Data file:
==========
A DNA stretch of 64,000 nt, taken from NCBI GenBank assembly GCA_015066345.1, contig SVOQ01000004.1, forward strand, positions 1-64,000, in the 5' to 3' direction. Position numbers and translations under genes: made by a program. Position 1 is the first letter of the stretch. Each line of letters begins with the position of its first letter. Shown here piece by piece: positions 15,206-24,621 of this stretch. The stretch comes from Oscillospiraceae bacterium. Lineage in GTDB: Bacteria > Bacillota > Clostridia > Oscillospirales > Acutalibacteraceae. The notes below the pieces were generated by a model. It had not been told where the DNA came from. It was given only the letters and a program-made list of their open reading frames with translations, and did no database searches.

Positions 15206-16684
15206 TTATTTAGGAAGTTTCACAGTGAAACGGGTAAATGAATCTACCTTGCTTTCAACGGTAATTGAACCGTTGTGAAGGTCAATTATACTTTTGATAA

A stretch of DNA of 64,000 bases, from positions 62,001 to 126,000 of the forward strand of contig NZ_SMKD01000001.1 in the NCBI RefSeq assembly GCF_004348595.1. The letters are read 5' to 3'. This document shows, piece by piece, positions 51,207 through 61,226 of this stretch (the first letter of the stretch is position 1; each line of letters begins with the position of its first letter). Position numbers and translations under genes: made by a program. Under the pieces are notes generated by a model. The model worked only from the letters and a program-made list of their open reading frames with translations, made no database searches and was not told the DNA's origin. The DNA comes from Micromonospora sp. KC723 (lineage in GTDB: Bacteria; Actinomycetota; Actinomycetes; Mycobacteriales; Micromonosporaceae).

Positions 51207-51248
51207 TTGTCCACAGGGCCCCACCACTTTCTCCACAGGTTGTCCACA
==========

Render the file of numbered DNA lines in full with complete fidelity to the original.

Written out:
A DNA stretch of 64,000 nt, taken from NCBI GenBank assembly GCA_015066345.1, contig SVOQ01000004.1, forward strand, positions 1-64,000, in the 5' to 3' direction. Position numbers and translations under genes: made by a program. Position 1 is the first letter of the stretch. Each line of letters begins with the position of its first letter. Shown here piece by piece: positions 15,206-24,621 of this stretch. The stretch comes from Oscillospiraceae bacterium. Lineage in GTDB: Bacteria > Bacillota > Clostridia > Oscillospirales > Acutalibacteraceae. The notes below the pieces were generated by a model. It had not been told where the DNA came from. It was given only the letters and a program-made list of their open reading frames with translations, and did no database searches.

Positions 15206-16684
15206 TTATTTAGGAAGTTTCACAGTGAAACGGGTAAATGAATCTACCTTGCTTTCAACGGTAATTGAACCGTTGTGAAGGTCAATTATACTTTTGATAA

A stretch of DNA of 64,000 bases, from positions 62,001 to 126,000 of the forward strand of contig NZ_SMKD01000001.1 in the NCBI RefSeq assembly GCF_004348595.1. The letters are read 5' to 3'. This document shows, piece by piece, positions 51,207 through 61,226 of this stretch (the first letter of the stretch is position 1; each line of letters begins with the position of its first letter). Position numbers and translations under genes: made by a program. Under the pieces are notes generated by a model. The model worked only from the letters and a program-made list of their open reading frames with translations, made no database searches and was not told the DNA's origin. The DNA comes from Micromonospora sp. KC723 (lineage in GTDB: Bacteria; Actinomycetota; Actinomycetes; Mycobacteriales; Micromonosporaceae).

Positions 51207-51248
51207 TTGTCCACAGGGCCCCACCACTTTCTCCACAGGTTGTCCACA